Benzodiazepines (BZDs) are a class of drugs that are act upon the central nervous system. They are employed clinically as sedatives-anxiolytic drugs (Goodman & Gilman Chapter 16, Katzung Chapter 22); therapy for epilepsies [Article:19674049] (Goodman & Gilman Chapter 19, Katzung Chapter 24); panic disorders (Goodman & Gilman Chapter 17) and various other disorders. BZDs share the common substructure of a benzene ring fused to a diazepine ring, a seven-membered heterocylic molecule with 2 nitrogens (Goodman & Gilman Chapter 16). Since all the important benzodiazepines contain a 5-aryl substituent (ring C) and a 1,4-diazepine ring, the term has come to mean the 5-aryl-1,4-benzodiazepines (Goodman & Gilman Chapter 16, Katzung Chapter 22). Modifications to this basic substructure exist; but we will restrict the discussion to those drugs with this basic template, as well as to those used in treatment of central nervous disease disorders. There are more than 20 drugs in this class that are used in central nervous system disorders; a partial list can be seen by clicking on the Benzodiazepine icon in the pathway above. Because of the large number of drugs in this class, this summary is not meant to be exhaustive but, rather, a highlight of the important genes in the benzodiazepine pathway.
The primary target of BZDs is the GABAa receptor, a ligand-gated ion (chloride) channel, activated by gamma-aminobutyric acid (GABA) [Articles:11689393, 751612, 18384456] (Goodman & Gilman Chapter 16). The GABAa receptor is a pentameric assembly of homologous GABAa receptor subunits [Articles:11689393, 751612] (Goodman & Gilman Chapter 16, Katzung Chapter 22). Please see the benzodiazepine pharmacodynamics pathway for more details.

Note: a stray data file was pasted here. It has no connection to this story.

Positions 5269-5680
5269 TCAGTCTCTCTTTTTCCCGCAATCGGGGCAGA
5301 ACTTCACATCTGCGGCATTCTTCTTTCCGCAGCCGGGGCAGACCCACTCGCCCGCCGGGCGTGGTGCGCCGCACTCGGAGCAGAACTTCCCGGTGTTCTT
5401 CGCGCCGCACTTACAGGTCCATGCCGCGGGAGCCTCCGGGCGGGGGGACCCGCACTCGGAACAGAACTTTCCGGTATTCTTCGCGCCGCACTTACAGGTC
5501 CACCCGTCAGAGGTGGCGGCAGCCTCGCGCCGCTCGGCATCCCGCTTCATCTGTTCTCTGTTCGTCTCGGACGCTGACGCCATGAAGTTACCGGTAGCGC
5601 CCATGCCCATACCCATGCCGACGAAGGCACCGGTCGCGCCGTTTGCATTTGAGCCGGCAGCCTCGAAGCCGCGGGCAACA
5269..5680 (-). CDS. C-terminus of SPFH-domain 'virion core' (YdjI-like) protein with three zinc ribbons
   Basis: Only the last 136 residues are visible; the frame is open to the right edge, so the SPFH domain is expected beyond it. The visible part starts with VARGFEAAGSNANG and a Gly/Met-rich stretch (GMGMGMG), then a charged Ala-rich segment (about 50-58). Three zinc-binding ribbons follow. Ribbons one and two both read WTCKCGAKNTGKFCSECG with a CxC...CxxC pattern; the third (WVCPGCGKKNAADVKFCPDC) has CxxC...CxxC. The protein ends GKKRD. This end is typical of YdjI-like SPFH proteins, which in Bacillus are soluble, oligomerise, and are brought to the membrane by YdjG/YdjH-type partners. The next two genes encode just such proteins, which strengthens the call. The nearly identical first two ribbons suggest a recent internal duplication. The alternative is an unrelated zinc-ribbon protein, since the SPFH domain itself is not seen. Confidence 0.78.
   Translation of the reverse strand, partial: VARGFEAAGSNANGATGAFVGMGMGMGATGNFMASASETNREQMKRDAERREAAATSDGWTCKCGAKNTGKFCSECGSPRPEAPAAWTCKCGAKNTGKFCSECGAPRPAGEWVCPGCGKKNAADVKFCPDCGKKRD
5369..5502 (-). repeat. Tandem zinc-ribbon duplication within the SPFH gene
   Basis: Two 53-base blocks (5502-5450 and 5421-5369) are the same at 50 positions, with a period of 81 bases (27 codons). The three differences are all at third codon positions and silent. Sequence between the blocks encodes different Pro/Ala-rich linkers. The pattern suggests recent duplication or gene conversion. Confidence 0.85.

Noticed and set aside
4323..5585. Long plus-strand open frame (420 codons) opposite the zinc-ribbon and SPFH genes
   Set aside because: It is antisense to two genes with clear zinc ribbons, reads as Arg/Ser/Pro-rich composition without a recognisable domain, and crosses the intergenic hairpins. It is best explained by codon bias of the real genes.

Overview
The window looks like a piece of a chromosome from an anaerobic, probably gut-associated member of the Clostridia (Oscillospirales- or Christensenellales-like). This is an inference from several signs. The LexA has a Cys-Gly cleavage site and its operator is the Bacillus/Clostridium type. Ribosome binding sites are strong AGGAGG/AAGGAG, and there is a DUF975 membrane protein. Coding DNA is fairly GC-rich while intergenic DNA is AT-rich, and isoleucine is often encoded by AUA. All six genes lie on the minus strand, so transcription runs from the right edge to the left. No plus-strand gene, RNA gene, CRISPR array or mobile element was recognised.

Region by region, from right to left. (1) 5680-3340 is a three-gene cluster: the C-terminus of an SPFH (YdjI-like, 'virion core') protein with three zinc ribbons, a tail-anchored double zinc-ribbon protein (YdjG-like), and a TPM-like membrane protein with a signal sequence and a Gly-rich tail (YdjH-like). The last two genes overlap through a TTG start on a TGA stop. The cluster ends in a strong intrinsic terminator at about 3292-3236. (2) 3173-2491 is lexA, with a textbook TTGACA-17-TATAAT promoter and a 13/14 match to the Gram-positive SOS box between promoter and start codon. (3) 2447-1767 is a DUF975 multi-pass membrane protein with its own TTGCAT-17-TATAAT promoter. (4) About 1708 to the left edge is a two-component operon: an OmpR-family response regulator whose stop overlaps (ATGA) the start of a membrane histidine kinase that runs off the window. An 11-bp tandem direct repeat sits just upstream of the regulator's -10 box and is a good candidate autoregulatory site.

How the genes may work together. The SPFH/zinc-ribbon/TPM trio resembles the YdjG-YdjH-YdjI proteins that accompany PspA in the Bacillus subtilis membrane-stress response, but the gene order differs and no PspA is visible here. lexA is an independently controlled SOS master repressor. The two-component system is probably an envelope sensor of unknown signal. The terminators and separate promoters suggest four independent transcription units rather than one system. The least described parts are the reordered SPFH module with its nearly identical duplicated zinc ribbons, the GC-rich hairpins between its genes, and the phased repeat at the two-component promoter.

While the BDZs share a common template, they have different physiochemical properties, most notably lipid solubility, which influence their pharmacokinetics, as well as their rate of absorption and diffusion [Article:18384456]. Benzodiazepines relatively rapidly cross the blood-brain barrier and equilibrate with brain tissue [Articles:1968714, 9824847]. The two principal pathways of the BDZ biotransformation involve hepatic microsomal oxidation, N-dealkylation or aliphatic hydroxylation and glucuronide conjugation [Article:18175099] (Katzung Chapter 22). The metabolites are excreted mainly by the kidney (Katzung Chapter 22). Many hydroxylated metabolites of BDZs are pharmacologically active, some with long half-lives. (Katzung Chapter 22, Goodman & Gilman Chapter 16). The specific enzymes involved in the hydrozylation vary, but are primarily CYP3A4 and CYP3A5 and CYP2C19 , although some studies have found that other CYP enzymes are involved [Articles:18855614, 17636336, 18384456]. Phase I and phase II metabolizing enzymes of the various BDZs are depicted in the PK pathway image. Because of space limitations, we have only included a subset of all the BDZs. Glucuronidation occurs via UGT [Articles:18855614, 12386133]; in particular, UGT1A4 catalyzes the N-glucuronidation of midazolam [Articles:18256203, 18855614]; UGT2B15 catalizes the glucuronidation of S-oxazepam [Article:12386133]; UGT2B7 and UGT1A9 catalyzes the glucuronidation of R-oxazepam [Article:12386133]. Acetylation of clonazepam has been reported to occur via NAT2 [Articles:19356010, 7273597].